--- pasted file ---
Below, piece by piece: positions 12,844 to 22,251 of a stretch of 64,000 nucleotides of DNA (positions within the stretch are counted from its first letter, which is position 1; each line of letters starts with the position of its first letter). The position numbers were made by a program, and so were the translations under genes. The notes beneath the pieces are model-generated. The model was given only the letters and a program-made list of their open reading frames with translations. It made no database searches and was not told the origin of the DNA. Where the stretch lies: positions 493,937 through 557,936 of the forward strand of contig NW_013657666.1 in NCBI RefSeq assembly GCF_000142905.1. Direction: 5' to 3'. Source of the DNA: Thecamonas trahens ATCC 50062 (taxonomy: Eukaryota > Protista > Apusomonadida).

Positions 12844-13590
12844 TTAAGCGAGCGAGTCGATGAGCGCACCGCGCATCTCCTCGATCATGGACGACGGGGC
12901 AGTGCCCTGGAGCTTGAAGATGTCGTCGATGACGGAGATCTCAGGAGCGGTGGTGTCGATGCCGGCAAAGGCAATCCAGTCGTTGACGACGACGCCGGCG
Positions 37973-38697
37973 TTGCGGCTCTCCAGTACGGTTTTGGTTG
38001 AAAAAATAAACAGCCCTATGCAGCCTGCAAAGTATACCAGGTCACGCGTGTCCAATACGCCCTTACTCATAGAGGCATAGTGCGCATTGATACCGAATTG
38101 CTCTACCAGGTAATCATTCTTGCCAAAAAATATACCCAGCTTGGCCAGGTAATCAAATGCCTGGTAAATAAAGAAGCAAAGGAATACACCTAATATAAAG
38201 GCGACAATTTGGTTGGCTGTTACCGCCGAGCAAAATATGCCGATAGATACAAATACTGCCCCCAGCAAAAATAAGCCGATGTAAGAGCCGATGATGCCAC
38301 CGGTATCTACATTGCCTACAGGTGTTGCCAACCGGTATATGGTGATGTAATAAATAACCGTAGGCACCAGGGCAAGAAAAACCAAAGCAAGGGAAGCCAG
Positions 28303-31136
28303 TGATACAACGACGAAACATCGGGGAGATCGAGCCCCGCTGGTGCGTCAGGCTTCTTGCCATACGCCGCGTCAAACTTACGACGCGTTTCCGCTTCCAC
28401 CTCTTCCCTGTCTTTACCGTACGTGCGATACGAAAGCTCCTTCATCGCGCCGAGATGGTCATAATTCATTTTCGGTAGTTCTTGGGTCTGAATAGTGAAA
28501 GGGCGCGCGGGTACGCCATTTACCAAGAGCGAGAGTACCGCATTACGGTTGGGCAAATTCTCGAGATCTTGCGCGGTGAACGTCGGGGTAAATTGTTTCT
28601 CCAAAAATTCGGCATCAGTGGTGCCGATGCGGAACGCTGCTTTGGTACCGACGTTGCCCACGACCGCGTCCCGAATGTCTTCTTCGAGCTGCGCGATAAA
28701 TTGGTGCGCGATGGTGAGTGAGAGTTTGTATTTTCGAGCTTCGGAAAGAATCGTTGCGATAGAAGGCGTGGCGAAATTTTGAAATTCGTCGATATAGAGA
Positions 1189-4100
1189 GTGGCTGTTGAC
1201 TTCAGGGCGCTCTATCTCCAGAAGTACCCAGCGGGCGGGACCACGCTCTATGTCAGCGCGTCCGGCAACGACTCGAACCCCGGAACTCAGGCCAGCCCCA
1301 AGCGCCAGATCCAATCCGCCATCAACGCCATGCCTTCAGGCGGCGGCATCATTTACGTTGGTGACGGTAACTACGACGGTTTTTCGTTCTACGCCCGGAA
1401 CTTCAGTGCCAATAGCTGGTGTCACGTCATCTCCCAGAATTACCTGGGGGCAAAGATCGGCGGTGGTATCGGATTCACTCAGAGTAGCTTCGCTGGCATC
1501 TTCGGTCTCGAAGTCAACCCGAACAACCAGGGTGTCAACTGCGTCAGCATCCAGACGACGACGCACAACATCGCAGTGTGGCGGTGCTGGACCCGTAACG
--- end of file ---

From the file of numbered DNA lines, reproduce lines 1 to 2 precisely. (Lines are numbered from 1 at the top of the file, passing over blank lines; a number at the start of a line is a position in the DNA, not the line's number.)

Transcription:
Below, piece by piece: positions 12,844 to 22,251 of a stretch of 64,000 nucleotides of DNA (positions within the stretch are counted from its first letter, which is position 1; each line of letters starts with the position of its first letter). The position numbers were made by a program, and so were the translations under genes. The notes beneath the pieces are model-generated. The model was given only the letters and a program-made list of their open reading frames with translations. It made no database searches and was not told the origin of the DNA. Where the stretch lies: positions 493,937 through 557,936 of the forward strand of contig NW_013657666.1 in NCBI RefSeq assembly GCF_000142905.1. Direction: 5' to 3'. Source of the DNA: Thecamonas trahens ATCC 50062 (taxonomy: Eukaryota > Protista > Apusomonadida).

Positions 12844-13590